Sean “Diddy” Combs made an unprecedented move Monday to reassign his music publishing rights back to Bad Boy artists like the Notorious B.I.G., Faith Evans and Mase who made Bad Boy Records the music industry juggernaut it is today.
The development, first reported by Billboard, was a process that reportedly began in 2021 as the rapper and producer was turning down acquisition offers for the entire Bad Boy catalogue outright. Most Bad Boy artists have agreed to the deal, the details of which are largely being kept under wraps.
This year also marks the label’s 30th anniversary.
The deal comes three years after Mase claimed he offered Combs $2 million to buy back his own publishing rights but was denied. In a since-deleted Instagram post, Mase wrote in 2020 around the time Combs received the Industry Icon award at Clive Davis’ pre-Grammy gala, “Your past business practices knowingly has continued purposely starved your artist and been extremely unfair to the very same artist that helped u obtain that Icon Award on the iconic Badboy label.”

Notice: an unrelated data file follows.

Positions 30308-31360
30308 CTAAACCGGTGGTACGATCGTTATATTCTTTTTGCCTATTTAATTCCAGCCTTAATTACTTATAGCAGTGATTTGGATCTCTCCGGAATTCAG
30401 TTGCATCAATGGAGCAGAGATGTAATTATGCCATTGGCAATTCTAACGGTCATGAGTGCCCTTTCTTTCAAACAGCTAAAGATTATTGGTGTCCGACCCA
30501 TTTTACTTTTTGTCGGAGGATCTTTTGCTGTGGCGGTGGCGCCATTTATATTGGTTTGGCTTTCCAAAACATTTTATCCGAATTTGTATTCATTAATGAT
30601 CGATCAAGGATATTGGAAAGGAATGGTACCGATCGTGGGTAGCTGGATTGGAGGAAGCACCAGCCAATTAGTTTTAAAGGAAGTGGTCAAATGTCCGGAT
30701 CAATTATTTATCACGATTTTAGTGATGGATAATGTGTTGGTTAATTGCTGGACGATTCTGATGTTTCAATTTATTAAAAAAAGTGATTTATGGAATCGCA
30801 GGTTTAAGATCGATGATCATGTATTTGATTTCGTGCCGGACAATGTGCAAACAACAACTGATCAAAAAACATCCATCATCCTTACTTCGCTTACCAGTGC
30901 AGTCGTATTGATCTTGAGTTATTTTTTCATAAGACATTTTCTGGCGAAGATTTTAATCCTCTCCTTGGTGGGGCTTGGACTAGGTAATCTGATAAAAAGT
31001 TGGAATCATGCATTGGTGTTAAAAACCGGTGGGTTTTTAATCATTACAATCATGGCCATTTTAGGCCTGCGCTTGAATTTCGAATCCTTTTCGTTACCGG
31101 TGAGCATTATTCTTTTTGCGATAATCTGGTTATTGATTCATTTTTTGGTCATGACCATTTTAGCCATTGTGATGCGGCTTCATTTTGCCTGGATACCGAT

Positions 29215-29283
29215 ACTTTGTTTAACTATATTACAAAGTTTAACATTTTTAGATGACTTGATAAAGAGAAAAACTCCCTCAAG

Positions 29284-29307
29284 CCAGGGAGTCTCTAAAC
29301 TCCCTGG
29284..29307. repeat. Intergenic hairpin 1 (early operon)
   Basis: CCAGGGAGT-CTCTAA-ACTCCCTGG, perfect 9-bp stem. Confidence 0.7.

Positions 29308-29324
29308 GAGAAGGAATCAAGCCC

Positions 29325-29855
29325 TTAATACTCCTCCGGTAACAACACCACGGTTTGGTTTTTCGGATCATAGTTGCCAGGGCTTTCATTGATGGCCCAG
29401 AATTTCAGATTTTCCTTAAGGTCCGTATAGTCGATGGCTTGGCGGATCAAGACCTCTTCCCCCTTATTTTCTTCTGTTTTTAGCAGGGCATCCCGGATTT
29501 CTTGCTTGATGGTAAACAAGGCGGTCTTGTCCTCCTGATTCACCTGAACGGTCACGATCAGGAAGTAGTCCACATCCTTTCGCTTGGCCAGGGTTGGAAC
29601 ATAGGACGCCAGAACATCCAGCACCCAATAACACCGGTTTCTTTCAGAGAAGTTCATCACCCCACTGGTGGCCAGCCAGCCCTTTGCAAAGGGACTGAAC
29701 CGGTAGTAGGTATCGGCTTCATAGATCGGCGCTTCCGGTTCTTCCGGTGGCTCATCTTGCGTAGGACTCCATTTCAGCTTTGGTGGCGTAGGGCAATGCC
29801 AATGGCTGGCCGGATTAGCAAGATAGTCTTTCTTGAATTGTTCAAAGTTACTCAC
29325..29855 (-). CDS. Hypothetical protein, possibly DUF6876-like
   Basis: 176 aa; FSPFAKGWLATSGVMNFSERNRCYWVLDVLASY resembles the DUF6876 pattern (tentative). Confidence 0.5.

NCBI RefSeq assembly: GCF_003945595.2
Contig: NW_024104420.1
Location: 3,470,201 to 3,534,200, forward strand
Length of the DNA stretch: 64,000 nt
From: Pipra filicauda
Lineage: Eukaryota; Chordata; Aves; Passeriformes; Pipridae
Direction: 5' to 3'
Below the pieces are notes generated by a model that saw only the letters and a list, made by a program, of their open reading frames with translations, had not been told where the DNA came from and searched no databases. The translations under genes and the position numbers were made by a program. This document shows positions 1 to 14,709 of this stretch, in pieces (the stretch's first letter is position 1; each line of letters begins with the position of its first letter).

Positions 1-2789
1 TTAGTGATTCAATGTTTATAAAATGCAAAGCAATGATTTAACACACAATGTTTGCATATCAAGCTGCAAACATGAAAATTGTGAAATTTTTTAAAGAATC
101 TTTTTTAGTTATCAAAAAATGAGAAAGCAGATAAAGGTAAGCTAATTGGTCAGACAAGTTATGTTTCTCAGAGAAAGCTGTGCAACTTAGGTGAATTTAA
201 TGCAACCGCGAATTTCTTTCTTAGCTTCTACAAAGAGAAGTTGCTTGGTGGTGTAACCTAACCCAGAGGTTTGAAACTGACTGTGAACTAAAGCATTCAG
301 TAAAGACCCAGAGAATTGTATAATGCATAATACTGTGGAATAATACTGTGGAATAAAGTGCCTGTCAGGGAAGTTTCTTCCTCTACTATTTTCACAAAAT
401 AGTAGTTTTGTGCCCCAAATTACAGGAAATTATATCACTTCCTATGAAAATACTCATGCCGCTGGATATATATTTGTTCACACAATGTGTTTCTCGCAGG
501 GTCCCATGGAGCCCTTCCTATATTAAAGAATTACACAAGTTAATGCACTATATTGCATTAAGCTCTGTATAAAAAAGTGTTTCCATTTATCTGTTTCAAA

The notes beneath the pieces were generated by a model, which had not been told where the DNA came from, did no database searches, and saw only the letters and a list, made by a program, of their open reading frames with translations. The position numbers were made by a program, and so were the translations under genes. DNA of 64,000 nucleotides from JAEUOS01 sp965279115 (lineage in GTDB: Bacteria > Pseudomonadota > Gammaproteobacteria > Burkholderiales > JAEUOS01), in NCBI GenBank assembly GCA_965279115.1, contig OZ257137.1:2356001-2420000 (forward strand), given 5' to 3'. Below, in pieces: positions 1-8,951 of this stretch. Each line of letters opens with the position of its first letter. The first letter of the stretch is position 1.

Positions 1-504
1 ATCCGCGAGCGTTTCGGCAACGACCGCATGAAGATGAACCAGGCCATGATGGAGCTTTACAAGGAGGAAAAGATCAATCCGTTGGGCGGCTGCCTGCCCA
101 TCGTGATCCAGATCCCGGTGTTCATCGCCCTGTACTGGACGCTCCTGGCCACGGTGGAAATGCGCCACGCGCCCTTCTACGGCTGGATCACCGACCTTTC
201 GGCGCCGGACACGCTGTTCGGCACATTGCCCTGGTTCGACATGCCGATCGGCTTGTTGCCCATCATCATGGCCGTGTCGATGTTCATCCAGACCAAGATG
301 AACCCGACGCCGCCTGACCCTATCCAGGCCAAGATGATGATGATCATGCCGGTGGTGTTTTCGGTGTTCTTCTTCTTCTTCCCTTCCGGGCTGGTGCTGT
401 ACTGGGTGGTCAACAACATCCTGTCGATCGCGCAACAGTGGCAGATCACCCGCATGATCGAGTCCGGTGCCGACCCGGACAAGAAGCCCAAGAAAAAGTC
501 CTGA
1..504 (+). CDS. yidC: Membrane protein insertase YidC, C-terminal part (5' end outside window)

He continued: “For example, u still got my publishing from 24 years ago in which u gave me $20k. Which makes me never want to work w/ u as any artist wouldn’t… This is not Black excellence at all.”
Looking to Bad Boy Records’ early days, the label broke big soon after its launch in 1994. Craig Mack’s “Flava in Ya Ear” went straight to No. 1 on Billboard’s Hot Rap Songs and broke into the Top 10 on the pop charts. Combs followed up that hit song with the near-immediate classic “Juicy” from the Notorious B.I.G.
Combs then added artists like Evans, Total and 112, all of whom scored hits for the brand. The label produced everything in-house and came up with a number of creative marketing tactics that each succeeded in pushing its visibility further. Other standout artists over the years have included Carl Thomas, Shyne, Dream, Danity Kane and French Montana.
So perhaps Combs’ decision to reassign the music rights of Bad Boy Records is the mogul’s way of making amends with artists like Mase who helped build him up — or maybe it is the idea of a shrewd businessman who sees yet another way to land on top. But as the man himself told the graduating class of Howard University in 2014: “Some of my biggest successes come from some of my biggest failures. I had two choices: Either I was going to sit in that failure and give up, or I was going to make a decision and step out of the darkness.”
Combs has a new album, “The L.O.V.E. Album: Off the Grid,” dropping Sept. 15.